Wickedly talented director Jamie Babbit once again has her finger on the pulse of queer culture with this wry romantic comedy in which anarchic punk twenty-somethings vivaciously vandalize patriarchal symbols under the name of the C(I)A (Clits in Action). Fresh out of high school, mundane lesbian Anna has no direction or motivation. Having recently broken up with her girlfriend, she is the maid of honor at her picture perfect sister’s wedding and works a monotonous job at a plastic surgery clinic. It’s not until she meets foxy Sadie as she’s spray painting empowering statements on Anna’s office window that she wakes up and finds a purpose. Intrigued, she follows Sadie down a seedy back alley to her guerrilla girls’ headquarters and meets the other members—angst-laden artist Meat, brainchild Shulasmith and ally transman Aggie. Even though these rebels are a bit slapdash, their down-with-the-man attitude and infectious style has the precocious baby-dyke fired up and joining the fight! As the estrogen flows during a crucial road trip, frolicking friends and alluring glances ignite a steamy romance between Anna and Sadie that could upset the delicate order of the C(I)A. Set to the inspiring riot grrl music of Sleater-Kinney, Bikini Kill and Le Tigre, Itty Bitty Titty Committee isn’t your traditional feminist film: instead, it’s an ode to grrl power for the gender-bending queer punk generation.

This film was a lot of fun! As passionate and serious as these anti-male-dominated-society grrls tried to be, they tended not to stray too far from reality and didn't take themselves too seriously. There were lots of hard laughs for me, starting with the name C(I)A and ending with the take-over of the Marcy Maloney TV set! In addition to all the fun and laughter, I also enjoyed the themes of friendship, loyalty, betrayal, and purpose. 4 stars.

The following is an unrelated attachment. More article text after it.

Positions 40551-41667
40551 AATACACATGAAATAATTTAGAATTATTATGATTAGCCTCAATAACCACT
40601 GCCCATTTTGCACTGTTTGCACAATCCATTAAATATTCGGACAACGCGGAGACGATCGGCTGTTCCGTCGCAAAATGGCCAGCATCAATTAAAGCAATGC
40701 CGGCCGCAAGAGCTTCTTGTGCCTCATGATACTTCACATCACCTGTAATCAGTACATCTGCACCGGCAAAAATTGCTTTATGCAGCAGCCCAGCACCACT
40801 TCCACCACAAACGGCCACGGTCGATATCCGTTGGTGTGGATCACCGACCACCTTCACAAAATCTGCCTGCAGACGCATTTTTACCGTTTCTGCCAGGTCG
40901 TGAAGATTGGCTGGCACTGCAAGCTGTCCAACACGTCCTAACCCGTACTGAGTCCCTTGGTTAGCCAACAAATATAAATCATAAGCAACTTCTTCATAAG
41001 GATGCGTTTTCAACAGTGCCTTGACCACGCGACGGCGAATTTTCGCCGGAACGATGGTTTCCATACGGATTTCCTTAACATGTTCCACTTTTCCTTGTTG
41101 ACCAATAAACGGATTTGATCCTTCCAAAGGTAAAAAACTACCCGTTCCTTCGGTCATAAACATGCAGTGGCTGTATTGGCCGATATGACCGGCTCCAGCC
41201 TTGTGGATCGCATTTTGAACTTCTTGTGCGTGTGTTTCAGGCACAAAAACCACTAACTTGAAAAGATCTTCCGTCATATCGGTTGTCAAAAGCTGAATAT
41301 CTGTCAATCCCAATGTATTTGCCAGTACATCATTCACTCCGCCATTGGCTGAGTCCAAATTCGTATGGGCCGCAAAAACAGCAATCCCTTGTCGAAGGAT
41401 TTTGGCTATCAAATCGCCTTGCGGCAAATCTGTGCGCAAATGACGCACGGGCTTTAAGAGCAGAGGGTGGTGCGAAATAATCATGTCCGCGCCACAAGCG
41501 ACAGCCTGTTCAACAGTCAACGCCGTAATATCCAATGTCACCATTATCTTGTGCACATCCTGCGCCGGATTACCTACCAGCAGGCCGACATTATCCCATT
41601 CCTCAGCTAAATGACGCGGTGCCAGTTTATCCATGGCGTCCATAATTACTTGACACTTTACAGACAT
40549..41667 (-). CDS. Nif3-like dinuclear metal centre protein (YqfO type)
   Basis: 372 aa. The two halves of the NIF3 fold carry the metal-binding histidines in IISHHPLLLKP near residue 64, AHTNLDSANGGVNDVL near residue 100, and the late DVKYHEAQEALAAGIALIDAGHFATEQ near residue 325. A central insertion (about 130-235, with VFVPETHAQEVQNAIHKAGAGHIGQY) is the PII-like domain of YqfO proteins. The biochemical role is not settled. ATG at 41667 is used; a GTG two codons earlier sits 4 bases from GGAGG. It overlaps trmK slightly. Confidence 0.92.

The Curiosity of Chance
This loopy, unlikely teen comedy tracks the exploits of a charming, queer dandy in the stultifying world of high school during the tacky ’80s. Though it’s set “somewhere in Europe,” Brickland International High School is much like any secondary educational institution: full of teenaged barbarians that just want to drag a guy down. Popular kids, fashionistas and bullies sporting thin ties and mullets make for a grim welcoming committee as Chance glides into school on his first day decked out in top hat and cane. His fashion sense and quick wit are almost all he needs to deflect ennui and homophobic threats, particularly from football jock Brad Harden, who predicts that exposure to fags will soon have all the real men fantasizing about Patrick Swayze and Rick Springfield. Luckily (and naturally?), Chance befriends the school’s other biggest misfits, sassy Twyla and nerdy Hank, who help him through the thickets of high school hell. A “chance” night out at a local drag bar, a little detective work and an unlikely allegiance with straight dreamboat sports jock/wannabe musician Levi, and Chance seems poised to rock both the school and his own world. Brisk, colorful and awash in classic ’80s pop music, this quirky feature from Russell Marleau is a gay bubble-gum delight.

This film was funny and entertaining, with all of its 80s music, clothes, and hair. What I found to be most refreshing about this film was Chance's early self-identification and self-acceptance as gay. Unlike Zach in 'Shelter', Chance knows who he is and what he wants, and feels no need to apologize to anyone. If only more gay teens were able to have such confidence! The film had no shortage of drool-inducing eye candy in the form of Brett Chukerman (a la 'Eating Out 2') and Tad Hilgenbrinck. 4 stars.

Drag Queen name of the day: Georgia Peach